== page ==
Third parties keep hope alive despite lack of cash

Wednesday, October 20, 2004 | 12:00 a.m. CDT; updated 2:13 a.m. CDT, Wednesday, July 9, 2008

Libertarian presidential candidate Michael Badnarik’s campaign had raised $555,000 nationwide as of Oct. 1, less than half the $1.3 million raised by John Kerry and less than one-seventh the $3.6 million raised by President Bush — in Missouri alone.

Steve Sternberg, a Libertarian and MU student, said lack of money ruins all chances for a major third-party victory.

“Grass-roots parties pop up and fade, but they don’t actually do a good job winning because of the financial gap that exists,” Sternberg said. “The DNC has a heck of a lot more money than the Libertarians.”

But Bob Sullentrup, president of the Missouri Libertarian Party, said record numbers of Libertarians elected to office keep him optimistic there eventually will be an opportunity for third parties to be competitive in U.S. politics.

More than two dozen U.S. political parties are registered with the Federal Elections Commission. In Missouri, four Libertarians hold public office; 581 Libertarians hold office nationwide.

The Green Party boasts 212 officeholders in 27 states and Washington, D.C. Six Green Party candidates will be up for election in Missouri this November.

Sullentrup said the credibility of third parties can be compromised when incompetent candidates are nominated to run for office and don’t wage viable campaigns.

“Then the press won’t have third-party candidates in the debates because they show up ill-prepared,” he said.

Carl Wingo of the Green Party said the media tends to make third-party candidates seem less competent by not giving them enough coverage.

“The candidates appear to be less organized because they don’t get coverage,” he said. “Unless you participate in those campaigns, it’s hard to know what they’re really doing.”

Although third-party candidate supporters are often accused of wasting their votes, Wingo said many people waste their votes in a two-party system.

“If you vote in a winner-take-all electoral system like ours, a lot of people’s votes go to waste,” Wingo said. “If someone wins with 51 percent, 49 percent throw their vote away. It’s more a question of having an electoral system that is more democratic than ours, like one based on proportional representation.”

Despite his Libertarian affiliation, Sternberg said he would think twice before voting for Badnarik on Nov. 2.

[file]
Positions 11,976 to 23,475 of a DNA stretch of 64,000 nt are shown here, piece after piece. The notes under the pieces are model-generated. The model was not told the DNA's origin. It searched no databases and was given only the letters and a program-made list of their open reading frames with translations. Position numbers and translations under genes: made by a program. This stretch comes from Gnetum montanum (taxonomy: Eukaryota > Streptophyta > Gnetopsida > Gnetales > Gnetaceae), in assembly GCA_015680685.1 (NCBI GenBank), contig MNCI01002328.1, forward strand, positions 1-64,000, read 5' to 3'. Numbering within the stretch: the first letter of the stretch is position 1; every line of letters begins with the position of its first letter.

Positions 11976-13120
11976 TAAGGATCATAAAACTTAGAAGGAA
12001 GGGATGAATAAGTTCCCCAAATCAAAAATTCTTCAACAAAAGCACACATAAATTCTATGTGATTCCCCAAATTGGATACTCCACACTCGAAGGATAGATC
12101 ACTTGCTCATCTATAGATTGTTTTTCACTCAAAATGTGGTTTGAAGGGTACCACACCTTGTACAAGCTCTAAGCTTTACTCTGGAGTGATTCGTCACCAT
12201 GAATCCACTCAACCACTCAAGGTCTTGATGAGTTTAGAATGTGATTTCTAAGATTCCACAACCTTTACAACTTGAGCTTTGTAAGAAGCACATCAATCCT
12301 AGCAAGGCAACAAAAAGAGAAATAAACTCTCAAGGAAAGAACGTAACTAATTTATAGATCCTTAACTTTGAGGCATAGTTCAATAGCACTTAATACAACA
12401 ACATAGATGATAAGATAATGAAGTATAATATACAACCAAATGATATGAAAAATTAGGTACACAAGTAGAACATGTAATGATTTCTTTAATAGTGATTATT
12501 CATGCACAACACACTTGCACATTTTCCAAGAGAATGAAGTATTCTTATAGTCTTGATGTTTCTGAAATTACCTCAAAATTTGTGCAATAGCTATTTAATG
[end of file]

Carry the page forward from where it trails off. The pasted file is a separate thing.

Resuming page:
“It will depend on the polls from the state of Missouri,” Sternberg said. “If it becomes clear that one candidate is going to win, I’m going to vote for the Libertarian candidate, but getting Bush out of office is greater than the need for social change at this moment.”

Sternberg said that although he might not vote for Libertarian candidates, he thinks third parties provide an effective outlet for alternative political views.

“The two main parties won’t effectively initiate real social change, but they see the need for change like I do,” he said. “They’re not entrenched in the system.”

Rocket Kirchner, a musician volunteering for the Nader-Camejo write-in campaign in Missouri, plans to remain loyal to his candidate even though victory is unlikely.

Kirchner said he is working overtime and solo to campaign for Nader, appearing on radio talk shows and writing letters to local newspapers, to show there is an alternative to the two major candidates.

“It’s not just about Ralph Nader,” he said. “It’s about investing seeds of dissent in the future of other possibilities besides the two-party system.”

Sullentrup admits that third-party presidential victory is unlikely, but he’ll vote for Badnarik anyway.

“At least we’ll (Libertarians) be able to say, ‘Look folks, I told you so,’ ” he said. “We hope for more, but that’s the worst we can do. The government is overextended internationally and domestically. We’re going to be there to pick up the pieces.”

Missourian reporter Brendan Shea contributed to this report.

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